The Problem

Studies show that people store used, dead, or corroded batteries because they inherently know they have value and should not be thrown in the trash. Some states, including California, have banned batteries from trash disposal. It’s time to provide consumers with a convenient way to recycle those batteries and put that valuable resource back into the economic mainstream, creating jobs in the process. Like most used products, batteries should be seen as a commodity and a business opportunity, not waste!

According to the California Integrated Waste Management Board’s 2002 report Household Universal Waste Generation in California, more than 500 million batteries were sold in California in 2001. Only 0.55% of these were recycled through city and county household hazardous waste programs and at a significant cost to ratepayers and taxpayers; costs were estimated to exceed $31 million per year!

Supporting Battery Stewardship

In this video, Assembly Member Das Williams explains the problems associated with battery disposal and discusses his 2014 legislation, AB 2284, which would have established a statewide stewardship program for household batteries.

Taking Action

In 2018, Assemblymember Bloom sent three letters regarding Lithium Ion batteries in consumer products. One letter to CalRecycle, one to CalFire, and one to Department to Toxic Substances Control (DTSC), each addressing the health and safety hazards associated with mishandling of lithium ion batteries.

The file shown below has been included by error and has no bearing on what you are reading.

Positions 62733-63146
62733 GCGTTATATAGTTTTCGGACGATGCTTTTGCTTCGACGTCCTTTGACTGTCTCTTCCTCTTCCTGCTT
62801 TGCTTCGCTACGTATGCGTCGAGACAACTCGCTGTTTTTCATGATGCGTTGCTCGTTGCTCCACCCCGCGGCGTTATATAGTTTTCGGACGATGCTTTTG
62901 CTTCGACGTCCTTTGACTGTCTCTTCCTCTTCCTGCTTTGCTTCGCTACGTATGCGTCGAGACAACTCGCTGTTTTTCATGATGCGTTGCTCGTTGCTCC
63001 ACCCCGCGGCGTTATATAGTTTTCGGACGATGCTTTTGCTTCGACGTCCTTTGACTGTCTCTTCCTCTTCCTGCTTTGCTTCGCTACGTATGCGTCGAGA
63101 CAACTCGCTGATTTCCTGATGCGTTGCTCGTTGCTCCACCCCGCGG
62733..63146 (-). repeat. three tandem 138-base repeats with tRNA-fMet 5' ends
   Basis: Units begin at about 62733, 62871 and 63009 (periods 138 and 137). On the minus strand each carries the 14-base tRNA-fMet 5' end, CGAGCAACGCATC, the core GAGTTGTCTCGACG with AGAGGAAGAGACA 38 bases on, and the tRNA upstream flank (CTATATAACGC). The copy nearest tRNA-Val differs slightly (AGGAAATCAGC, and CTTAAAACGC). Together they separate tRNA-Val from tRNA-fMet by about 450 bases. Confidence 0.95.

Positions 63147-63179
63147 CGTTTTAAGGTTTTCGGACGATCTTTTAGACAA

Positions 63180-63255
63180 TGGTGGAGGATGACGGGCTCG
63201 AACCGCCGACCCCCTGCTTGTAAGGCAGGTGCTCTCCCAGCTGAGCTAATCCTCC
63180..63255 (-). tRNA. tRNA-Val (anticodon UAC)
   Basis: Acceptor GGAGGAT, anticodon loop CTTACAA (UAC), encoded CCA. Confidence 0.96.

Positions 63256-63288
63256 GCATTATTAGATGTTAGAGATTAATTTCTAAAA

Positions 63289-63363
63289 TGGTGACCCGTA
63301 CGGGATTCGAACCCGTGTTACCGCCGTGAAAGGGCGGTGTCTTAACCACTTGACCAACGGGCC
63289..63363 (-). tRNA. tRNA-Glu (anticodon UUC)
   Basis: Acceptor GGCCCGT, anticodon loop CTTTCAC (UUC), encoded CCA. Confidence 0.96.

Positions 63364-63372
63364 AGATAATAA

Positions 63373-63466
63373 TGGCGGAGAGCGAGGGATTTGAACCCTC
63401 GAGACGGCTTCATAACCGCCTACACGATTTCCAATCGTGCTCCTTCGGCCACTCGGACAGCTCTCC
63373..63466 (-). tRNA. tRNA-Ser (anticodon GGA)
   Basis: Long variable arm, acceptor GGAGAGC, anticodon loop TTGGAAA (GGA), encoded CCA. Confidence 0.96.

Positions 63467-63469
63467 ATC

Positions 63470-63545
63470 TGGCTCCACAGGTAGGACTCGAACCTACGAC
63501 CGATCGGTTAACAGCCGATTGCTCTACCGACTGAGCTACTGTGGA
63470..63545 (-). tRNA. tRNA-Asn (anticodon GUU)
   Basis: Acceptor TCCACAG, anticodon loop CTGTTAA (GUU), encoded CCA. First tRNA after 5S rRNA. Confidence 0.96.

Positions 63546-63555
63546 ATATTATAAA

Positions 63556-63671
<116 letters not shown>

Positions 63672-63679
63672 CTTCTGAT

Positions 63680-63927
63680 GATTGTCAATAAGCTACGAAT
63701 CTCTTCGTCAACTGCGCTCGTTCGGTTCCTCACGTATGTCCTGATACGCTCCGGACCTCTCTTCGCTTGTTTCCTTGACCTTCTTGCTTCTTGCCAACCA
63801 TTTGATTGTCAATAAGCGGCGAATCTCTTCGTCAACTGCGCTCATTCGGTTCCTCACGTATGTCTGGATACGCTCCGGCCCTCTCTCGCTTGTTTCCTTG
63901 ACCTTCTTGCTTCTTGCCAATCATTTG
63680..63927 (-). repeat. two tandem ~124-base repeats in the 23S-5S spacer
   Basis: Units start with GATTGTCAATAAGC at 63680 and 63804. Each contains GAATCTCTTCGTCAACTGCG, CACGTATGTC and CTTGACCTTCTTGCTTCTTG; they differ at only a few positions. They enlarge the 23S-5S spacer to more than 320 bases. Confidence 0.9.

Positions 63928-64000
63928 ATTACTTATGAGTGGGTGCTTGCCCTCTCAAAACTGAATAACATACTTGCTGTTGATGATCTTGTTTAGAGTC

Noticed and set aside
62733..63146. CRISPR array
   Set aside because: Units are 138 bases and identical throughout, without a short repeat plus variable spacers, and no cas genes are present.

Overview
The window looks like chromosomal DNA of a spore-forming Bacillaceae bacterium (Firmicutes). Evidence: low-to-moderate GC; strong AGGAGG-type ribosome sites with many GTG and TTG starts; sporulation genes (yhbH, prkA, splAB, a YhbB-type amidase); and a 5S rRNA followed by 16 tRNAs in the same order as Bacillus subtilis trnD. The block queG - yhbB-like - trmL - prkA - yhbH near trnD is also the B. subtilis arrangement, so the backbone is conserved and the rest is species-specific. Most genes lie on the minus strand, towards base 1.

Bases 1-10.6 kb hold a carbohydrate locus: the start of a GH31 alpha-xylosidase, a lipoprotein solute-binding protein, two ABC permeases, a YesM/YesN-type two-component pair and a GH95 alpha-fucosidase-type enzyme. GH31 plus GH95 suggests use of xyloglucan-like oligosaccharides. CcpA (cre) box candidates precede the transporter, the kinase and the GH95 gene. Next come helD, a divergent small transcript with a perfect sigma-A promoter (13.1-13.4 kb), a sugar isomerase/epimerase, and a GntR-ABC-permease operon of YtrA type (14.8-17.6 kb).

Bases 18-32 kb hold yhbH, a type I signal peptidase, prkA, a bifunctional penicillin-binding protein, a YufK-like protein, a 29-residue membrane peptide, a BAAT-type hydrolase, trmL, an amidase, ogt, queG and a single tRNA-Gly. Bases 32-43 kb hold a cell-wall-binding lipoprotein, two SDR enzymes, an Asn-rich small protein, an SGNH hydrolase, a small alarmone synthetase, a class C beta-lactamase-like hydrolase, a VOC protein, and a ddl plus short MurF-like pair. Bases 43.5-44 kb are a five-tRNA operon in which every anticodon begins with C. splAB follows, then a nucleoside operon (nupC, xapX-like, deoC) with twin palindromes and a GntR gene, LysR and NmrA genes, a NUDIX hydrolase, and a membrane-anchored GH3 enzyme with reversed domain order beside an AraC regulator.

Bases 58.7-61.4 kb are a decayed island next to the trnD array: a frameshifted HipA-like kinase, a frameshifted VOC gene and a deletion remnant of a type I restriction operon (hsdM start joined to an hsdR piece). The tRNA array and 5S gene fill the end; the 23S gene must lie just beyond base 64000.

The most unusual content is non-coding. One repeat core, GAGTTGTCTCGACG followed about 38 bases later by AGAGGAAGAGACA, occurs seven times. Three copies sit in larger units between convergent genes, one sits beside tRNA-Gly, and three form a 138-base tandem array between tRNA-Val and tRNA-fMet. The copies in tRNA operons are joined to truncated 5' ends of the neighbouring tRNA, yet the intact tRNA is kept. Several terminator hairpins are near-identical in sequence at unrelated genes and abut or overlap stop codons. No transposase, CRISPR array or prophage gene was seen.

In 2013, 27 environmental organizations asked battery and lamp manufacturers to form a partnership to establish much needed take-back programs for their products:


In 2011, CPSC was the primary grant partner on the San Gabriel Valley Council of Governments’ (SGVCG) pilot project to demonstrate how battery manufacturers can design a statewide stewardship program that provides convenient battery collection locations. The project found that 59 percent of Californians surveyed were aware of the disposal ban on batteries – but 56 percent still threw them in the trash.

Corporate Stewardship

Power by Go Green

Power by Go Green (formerly PerfPower Corporation) is a technology company offering sustainable products, including batteries, flashlights, and extension cords/surge protectors. Their GoGreen Alkaline Batteries are made of recycled materials and can be recycled free-of-charge using the company’s iRecycled program. They are also free of toxic lead, cadmium, or mercury.

Call2Recycle Battery Stewardship Program

Call2Recycle is North America’s first and largest battery stewardship program that collects and recycles rechargeables free-of-charge in the U.S. and Canada. Since 1996, Call2Recycle has diverted more than 100 million pounds of rechargeable batteries and cell phones from landfills. Click Here to Update your Safety Training.


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Mythbusters Jr. show illustrates the danger of putting batteries into our wastestream:




The Problem

According to California’s 2014 Waste Characterization Study, over 570,000 tons of carpet was discarded in California. It is bulky and difficult to manage, and has the fourth largest greenhouse gas footprint of any product waste in California. According to the U.S. Environmental Protection Agency, every year 4 billion pounds of carpet are discarded in the U.S. and only about 1 percent is recycled.


Carpet Stewardship – California is the First in the World